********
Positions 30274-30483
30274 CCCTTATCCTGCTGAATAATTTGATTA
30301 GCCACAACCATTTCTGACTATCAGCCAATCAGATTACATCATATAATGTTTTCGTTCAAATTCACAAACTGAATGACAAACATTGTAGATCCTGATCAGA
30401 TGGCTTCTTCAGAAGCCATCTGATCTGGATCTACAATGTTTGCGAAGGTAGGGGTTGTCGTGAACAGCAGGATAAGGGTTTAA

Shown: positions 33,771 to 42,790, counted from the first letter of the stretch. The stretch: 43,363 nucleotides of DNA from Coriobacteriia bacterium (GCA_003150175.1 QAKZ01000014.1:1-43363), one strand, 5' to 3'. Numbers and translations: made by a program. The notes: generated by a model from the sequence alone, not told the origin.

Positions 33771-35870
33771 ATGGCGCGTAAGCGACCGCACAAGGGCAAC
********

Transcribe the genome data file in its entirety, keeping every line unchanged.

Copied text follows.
Positions 30274-30483
30274 CCCTTATCCTGCTGAATAATTTGATTA
30301 GCCACAACCATTTCTGACTATCAGCCAATCAGATTACATCATATAATGTTTTCGTTCAAATTCACAAACTGAATGACAAACATTGTAGATCCTGATCAGA
30401 TGGCTTCTTCAGAAGCCATCTGATCTGGATCTACAATGTTTGCGAAGGTAGGGGTTGTCGTGAACAGCAGGATAAGGGTTTAA

Shown: positions 33,771 to 42,790, counted from the first letter of the stretch. The stretch: 43,363 nucleotides of DNA from Coriobacteriia bacterium (GCA_003150175.1 QAKZ01000014.1:1-43363), one strand, 5' to 3'. Numbers and translations: made by a program. The notes: generated by a model from the sequence alone, not told the origin.

Positions 33771-35870
33771 ATGGCGCGTAAGCGACCGCACAAGGGCAAC